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The Major Lift

By Erik Hage

For the past 20 years, Lenny Kravitz has been churning out albums packed with style and gestures but relatively thin on substance. I wouldn’t exactly say that It Is Time for a Love Revolution shifts the whole paradigm, but there is a whole lot to recommend it, and it seems somewhat less anemic than much of his previous work.

“Bring it On” borrows from the Jimmy Page riff book and filters that through Velvet Revolver sensibilities, adding up to a tough-as-nails guitar assault that rises and falls on Kravitz’s blood-simple lyrical revelations (“It’s getting heavy/But I’m ready/To take on this world and rock steady/So come on, bring it on”). Kravitz has never been much of a lyricist, but here it works: The blunt lyrical expressions are simply flotsam in the guitar roar. (Led Zeppelin seem to be a common reference point on the album.)

Then again, the Kravitz Principle holds that for every several “Are You Gonna Go My Way”-style riff-fests, there must be an obvious and smarmy love ballad. That distinction goes to “I’ll Be Waiting,” which possesses pretty much the same lyrics you would expect if you sent home a creative-writing class of 16-year-olds to compose a poem around that theme. To make matters worse, the execution is pure power-ballad. (You can hear it in the back of Lenny’s mind: “This could be my ‘Can’t Fight This Feeling.’ ”)

Nevertheless, since (in my mind at least) there is little rhyme or reason for Kravitz’s longevity, this is a surprisingly solid album. He’s best when the guitars wail, though, and not when he’s gone all dewy. And if you really want to know how deplorable the State of the Union is, consider the fact that every recording artist and their mother has an antiwar song, even the Krav, who obtusely opines in “Back in Vietnam,” “We’re going to fly over the world inside a giant eagle/We do just what

we want and don’t care if it isn’t legal/We’re on a horse that is high, we think we’re so damn regal.” Take that John Ashcroft: That’s where your eagles fly.

On the R&B side of the tracks, Def Jam Records and producer Rodney Jerkins have taken an interesting approach with Janet Jackson: Instead of running from her wardrobe malfunction, they have made that aspect the raison d’etre for Discipline, her first album with the label. The title track has her engaging in a little awkward S&M wordplay, while she claims to be “heavy like a first-day period” amid the techno gymnastics of the first single, “Feedback.” (Odd and hardly titillating stuff, to be sure.) This is a genre ruled by name producers, with the singers often an afterthought; nevertheless, Jackson’s limber and sassy vocal approach shows that there is a world of difference between plugging a real woman into that equation versus a troubled little girl—for example, try this back-to-back with Britney’s recent star-producer-studded LP.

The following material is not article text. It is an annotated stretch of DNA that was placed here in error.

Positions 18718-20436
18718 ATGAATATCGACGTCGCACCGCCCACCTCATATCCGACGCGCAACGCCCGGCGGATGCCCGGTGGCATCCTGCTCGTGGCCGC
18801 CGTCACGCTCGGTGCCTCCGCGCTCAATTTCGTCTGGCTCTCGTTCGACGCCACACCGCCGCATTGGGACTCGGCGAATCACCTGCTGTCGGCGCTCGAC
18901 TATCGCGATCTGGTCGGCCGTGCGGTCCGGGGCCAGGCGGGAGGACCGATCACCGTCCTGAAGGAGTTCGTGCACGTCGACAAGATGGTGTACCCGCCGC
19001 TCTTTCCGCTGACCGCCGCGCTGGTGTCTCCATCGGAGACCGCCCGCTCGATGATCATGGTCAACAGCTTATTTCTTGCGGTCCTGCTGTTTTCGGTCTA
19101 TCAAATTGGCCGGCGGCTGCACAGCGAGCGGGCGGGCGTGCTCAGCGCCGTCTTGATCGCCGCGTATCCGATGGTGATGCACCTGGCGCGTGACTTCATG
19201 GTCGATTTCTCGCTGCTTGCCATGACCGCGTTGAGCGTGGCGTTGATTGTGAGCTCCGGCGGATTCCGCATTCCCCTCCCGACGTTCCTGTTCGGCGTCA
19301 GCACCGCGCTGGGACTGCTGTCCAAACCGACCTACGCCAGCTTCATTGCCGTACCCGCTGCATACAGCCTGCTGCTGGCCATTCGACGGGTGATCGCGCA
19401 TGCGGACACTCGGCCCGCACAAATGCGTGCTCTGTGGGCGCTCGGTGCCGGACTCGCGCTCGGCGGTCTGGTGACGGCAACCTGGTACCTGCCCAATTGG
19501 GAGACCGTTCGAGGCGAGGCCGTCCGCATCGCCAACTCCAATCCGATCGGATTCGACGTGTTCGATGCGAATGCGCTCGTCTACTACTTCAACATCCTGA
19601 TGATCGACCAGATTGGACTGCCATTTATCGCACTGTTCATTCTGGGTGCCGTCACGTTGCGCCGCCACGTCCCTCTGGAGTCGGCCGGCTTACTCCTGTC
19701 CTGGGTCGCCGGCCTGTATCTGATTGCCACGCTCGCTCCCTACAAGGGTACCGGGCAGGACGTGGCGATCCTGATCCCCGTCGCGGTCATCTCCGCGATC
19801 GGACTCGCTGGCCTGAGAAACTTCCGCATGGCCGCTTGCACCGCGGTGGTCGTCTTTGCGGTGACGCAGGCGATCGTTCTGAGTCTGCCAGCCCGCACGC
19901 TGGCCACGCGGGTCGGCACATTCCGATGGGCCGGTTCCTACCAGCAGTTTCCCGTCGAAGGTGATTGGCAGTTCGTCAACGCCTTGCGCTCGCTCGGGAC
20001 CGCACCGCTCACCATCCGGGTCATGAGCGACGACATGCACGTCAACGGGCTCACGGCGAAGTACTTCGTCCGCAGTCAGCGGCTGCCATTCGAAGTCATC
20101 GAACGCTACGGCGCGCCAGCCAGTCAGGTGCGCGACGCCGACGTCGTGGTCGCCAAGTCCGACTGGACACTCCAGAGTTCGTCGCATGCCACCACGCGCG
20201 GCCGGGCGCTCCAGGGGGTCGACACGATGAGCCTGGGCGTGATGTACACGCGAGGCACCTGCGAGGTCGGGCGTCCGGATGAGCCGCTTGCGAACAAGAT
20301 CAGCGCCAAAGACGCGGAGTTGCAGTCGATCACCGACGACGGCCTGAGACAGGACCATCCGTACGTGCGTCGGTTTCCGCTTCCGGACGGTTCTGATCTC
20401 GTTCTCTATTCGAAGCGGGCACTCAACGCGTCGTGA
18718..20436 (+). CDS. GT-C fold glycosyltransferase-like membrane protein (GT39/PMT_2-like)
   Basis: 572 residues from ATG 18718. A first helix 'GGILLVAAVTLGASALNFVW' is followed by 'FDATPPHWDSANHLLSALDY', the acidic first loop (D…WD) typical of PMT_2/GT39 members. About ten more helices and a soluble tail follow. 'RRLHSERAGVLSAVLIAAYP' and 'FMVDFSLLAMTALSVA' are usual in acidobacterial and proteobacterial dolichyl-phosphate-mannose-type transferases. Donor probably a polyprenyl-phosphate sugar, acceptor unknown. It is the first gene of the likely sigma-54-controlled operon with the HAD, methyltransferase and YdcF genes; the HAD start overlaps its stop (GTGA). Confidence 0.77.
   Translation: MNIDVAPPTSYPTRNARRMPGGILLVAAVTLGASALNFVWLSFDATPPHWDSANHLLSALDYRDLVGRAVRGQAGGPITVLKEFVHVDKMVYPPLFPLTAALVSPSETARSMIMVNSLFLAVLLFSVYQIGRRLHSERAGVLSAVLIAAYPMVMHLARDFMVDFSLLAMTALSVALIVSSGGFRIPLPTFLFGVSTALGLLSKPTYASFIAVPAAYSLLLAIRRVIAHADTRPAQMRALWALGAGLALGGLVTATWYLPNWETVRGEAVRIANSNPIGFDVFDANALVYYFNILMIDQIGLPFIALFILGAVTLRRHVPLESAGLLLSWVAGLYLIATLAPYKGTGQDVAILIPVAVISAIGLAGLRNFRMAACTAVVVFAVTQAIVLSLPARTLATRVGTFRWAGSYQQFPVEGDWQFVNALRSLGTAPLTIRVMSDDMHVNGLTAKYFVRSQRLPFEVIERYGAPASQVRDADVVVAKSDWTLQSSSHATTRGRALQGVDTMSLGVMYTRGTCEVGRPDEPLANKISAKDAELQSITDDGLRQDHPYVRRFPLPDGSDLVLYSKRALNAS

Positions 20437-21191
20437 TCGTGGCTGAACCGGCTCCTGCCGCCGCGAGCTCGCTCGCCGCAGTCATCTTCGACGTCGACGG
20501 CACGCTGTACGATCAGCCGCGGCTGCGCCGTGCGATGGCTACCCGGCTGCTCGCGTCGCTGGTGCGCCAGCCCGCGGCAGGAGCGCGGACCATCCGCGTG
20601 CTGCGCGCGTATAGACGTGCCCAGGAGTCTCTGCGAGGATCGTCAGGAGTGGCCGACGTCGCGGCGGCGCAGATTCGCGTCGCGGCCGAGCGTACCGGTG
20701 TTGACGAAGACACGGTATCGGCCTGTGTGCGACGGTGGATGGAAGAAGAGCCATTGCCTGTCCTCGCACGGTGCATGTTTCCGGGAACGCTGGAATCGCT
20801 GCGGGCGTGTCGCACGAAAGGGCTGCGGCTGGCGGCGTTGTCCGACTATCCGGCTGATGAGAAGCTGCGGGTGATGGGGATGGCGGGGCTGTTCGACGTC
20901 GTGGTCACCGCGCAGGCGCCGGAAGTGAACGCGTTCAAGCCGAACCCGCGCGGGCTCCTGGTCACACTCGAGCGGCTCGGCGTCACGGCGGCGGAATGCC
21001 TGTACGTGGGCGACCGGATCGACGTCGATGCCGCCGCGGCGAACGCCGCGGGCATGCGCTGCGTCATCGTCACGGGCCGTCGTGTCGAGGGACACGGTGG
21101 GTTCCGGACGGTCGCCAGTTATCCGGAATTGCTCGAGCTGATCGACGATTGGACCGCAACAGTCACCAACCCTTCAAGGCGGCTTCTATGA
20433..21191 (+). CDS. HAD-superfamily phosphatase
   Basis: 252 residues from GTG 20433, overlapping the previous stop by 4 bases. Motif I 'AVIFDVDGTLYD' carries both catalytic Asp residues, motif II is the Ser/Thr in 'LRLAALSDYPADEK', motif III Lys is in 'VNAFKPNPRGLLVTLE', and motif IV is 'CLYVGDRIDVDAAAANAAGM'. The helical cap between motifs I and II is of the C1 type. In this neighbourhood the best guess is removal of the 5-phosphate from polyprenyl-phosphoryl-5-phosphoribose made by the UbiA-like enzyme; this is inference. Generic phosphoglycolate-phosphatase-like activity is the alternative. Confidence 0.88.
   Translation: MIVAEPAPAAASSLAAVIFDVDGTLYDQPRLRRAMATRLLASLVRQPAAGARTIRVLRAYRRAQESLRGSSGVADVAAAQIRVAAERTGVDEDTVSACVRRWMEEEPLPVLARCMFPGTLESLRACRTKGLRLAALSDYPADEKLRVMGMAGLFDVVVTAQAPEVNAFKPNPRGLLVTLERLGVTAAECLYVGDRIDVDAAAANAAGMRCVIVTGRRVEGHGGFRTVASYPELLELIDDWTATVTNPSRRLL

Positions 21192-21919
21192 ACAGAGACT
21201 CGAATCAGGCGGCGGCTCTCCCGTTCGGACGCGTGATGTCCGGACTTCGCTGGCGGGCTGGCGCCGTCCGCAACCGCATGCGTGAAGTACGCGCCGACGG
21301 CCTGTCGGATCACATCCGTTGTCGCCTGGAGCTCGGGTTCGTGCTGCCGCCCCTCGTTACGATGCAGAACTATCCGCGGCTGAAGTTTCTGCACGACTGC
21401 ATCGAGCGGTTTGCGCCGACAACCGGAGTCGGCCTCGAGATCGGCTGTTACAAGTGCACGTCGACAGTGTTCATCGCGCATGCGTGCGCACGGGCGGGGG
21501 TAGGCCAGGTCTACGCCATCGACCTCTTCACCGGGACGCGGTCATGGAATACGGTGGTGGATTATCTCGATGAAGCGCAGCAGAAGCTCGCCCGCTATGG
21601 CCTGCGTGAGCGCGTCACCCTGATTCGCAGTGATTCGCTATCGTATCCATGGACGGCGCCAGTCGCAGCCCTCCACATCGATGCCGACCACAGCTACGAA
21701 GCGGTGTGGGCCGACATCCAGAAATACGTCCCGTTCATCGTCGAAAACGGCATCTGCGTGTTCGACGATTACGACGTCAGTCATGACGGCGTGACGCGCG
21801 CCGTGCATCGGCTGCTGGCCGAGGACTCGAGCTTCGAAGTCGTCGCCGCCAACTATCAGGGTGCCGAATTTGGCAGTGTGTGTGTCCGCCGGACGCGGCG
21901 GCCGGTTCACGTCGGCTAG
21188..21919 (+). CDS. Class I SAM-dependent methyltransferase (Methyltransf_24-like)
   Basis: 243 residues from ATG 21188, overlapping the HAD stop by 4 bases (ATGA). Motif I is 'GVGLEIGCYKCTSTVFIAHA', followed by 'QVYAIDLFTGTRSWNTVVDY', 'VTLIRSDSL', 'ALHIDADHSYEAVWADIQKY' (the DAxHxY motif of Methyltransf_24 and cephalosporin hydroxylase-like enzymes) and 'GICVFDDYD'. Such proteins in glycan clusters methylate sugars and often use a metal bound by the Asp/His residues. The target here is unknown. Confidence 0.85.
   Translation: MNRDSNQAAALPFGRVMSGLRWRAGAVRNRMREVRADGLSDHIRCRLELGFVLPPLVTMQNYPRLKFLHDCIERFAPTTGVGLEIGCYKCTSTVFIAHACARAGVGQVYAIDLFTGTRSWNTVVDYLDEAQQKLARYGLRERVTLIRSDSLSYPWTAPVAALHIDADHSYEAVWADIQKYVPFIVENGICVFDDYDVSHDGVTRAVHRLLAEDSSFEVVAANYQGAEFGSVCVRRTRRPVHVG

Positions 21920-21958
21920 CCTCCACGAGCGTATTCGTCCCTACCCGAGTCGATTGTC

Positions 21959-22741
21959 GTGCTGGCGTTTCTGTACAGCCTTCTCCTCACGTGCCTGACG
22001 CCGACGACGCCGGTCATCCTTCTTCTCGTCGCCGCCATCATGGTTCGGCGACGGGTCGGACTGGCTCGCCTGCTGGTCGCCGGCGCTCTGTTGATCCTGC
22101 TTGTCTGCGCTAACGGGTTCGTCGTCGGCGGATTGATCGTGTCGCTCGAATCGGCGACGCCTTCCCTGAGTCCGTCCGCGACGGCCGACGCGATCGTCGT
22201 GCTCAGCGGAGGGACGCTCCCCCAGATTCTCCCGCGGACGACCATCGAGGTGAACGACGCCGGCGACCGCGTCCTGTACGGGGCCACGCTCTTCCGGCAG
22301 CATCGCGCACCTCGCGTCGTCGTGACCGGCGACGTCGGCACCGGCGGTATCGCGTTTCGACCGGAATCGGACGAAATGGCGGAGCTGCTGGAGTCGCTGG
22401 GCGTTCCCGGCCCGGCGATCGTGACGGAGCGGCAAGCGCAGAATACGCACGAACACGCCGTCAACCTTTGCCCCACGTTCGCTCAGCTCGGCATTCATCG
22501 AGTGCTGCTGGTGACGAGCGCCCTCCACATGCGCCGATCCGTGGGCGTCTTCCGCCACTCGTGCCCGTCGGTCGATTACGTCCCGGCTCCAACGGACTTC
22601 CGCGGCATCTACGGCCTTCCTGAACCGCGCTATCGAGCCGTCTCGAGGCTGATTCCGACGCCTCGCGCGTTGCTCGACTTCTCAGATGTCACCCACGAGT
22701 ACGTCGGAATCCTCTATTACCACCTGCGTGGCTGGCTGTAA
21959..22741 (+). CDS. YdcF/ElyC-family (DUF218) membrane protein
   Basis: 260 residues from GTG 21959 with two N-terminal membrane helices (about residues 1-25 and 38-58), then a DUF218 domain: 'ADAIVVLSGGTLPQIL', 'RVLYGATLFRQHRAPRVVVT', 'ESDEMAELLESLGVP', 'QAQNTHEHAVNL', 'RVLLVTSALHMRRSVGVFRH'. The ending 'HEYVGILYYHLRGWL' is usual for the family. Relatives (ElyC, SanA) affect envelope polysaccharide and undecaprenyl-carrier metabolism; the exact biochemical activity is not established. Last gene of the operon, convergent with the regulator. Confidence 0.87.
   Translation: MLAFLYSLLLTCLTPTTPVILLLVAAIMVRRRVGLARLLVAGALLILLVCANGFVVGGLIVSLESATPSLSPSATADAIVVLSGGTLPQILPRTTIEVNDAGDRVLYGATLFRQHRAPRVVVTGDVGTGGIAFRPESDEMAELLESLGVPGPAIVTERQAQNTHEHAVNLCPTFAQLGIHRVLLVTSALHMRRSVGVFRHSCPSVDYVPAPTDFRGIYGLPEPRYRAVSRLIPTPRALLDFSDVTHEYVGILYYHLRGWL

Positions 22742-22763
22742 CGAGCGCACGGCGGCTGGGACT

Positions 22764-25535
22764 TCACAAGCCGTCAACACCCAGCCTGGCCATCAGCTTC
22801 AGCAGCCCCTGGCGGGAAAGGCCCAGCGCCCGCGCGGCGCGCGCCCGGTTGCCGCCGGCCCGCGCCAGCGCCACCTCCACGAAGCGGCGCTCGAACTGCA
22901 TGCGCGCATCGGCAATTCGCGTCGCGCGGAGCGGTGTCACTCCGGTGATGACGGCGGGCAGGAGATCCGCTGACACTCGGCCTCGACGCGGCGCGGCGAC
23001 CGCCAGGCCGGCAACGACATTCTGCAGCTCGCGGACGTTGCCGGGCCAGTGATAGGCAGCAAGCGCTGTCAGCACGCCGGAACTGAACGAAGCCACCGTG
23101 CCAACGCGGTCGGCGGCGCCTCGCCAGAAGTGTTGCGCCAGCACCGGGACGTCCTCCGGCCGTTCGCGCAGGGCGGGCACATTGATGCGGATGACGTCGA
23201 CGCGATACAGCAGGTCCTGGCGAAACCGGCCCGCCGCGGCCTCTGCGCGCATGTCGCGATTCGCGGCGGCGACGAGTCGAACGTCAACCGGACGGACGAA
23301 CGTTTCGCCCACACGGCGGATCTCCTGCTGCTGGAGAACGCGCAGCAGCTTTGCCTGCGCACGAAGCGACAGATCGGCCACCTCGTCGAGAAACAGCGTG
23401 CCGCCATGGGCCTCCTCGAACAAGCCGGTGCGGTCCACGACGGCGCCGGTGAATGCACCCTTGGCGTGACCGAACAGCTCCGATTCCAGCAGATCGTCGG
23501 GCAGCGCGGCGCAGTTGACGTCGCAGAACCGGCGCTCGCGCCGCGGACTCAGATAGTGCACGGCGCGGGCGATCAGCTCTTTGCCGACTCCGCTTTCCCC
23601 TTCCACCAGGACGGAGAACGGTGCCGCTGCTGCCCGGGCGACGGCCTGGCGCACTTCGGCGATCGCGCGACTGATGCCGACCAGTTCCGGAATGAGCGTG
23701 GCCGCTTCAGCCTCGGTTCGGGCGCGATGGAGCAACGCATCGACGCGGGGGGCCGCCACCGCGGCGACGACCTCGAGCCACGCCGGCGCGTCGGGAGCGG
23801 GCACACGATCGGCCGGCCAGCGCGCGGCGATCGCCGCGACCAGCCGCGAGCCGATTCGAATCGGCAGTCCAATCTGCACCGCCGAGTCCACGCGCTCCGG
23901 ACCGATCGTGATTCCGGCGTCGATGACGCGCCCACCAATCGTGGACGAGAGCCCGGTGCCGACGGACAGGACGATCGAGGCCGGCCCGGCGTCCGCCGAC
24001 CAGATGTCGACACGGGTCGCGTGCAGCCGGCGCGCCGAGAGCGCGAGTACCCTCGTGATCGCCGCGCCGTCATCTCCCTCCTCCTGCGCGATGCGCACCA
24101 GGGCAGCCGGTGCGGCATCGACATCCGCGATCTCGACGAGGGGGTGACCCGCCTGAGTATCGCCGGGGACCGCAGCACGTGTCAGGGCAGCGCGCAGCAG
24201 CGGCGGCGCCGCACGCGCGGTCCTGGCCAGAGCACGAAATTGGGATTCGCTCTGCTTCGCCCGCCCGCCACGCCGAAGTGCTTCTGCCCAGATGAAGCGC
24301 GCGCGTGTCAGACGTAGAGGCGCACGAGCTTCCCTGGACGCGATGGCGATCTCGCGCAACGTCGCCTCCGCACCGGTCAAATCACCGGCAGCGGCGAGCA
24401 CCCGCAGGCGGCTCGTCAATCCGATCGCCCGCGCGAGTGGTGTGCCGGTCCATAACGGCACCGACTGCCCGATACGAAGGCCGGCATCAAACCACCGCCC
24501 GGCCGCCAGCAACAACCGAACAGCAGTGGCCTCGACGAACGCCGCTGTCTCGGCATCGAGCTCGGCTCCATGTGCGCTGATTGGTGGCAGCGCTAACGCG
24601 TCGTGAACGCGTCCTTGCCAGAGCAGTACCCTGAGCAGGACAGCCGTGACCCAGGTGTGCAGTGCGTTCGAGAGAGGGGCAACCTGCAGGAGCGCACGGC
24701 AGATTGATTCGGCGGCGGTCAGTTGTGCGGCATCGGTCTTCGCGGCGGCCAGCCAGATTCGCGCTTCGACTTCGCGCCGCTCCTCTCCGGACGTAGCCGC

Unlike Jackson, English singer Natasha Bedingfield stamps more of her own personality on her new album, Pocketful of Sunshine; like Jackson, she is trolling the R&B/pop waters. Bedingfield’s vision is cheerier, though, and she steers clear of the hypersexualized hijinks. There is nothing here as distinctive or as likable as her breakaway hit “These Words,” and the album is a bit less soulful and original than 2005’s Unwritten. Nevertheless, this is a strong effort and a refreshing change of pace from the desperately sleazy pimping or American Idol Stepford-children, jazz-hands bullshit that characterizes most of her American counterparts. The title track is relatively straight-ahead but well-executed R&B pop, while “Love Like This,” despite featuring reggae pop star Sean Kingston, is much of the same. Still, there’s a levity and real emotional sense of feel that sets this album ahead of the pop-soul pack.

Jack Johnson is known for a similar groovy lightness, but on Sleep Through the Static he reaches for darker, less paradisiacal regions. Much like Lenny Kravitz, he’s not feeling so good about the world, so he’s decided to make a statement. But even Johnson’s most apocalyptic and bleak visions seem to bounce like sun dapples on the morning surf. And on the title track, when he’s offering up harsh, phantasmagoric platitudes (“Just show your teeth and strike the fear/Of God wears camouflage, cries at night and drives a Dodge”), it doesn’t sound too far afield from the Curious George soundtrack (unless one listens closely). This album is supposed to be a departure, but it is pretty much another prototypical Jack Johnson record. So if that’s your bag . . .

Sheryl Crow has had one of those Tom Petty-like careers, one that has kept her in the pop zeitgeist while remaining critically unassailable (relatively). A lot of this has to do with the fact that, like Petty, she writes a whole lot of good songs and occasionally an outstanding one. And she’s done it again, offering up an emotionally rigorous, well executed and strongly written album with Detours. There are lots of biographical contexts one could throw at the reader here—her bout with breast cancer, her failed relationship with Lance Armstrong—but the real story is of a truly blue-chip artist. She’s still making strong albums and still doing it under her own steam. “Love Is Free” has a Phil Spector-like girl-group bounce, while the heart-wrenching “Shine Over Babylon” picks up on a favorite reference point—late-’60s Rolling Stones acoustic balladry—while also nodding to her earliest efforts. (That could be courtesy of producer Bill Bottrell, who also helmed her 1993 breakout, Tuesday Night Music Club.) Crow also is not afraid to get raw and stark, such as on the acoustic-guitar-and-voice beauty “God Bless This Mess” and the grim, personal “Make It Go Away (Radiation Song).” Crow is simply a contemporary classic.







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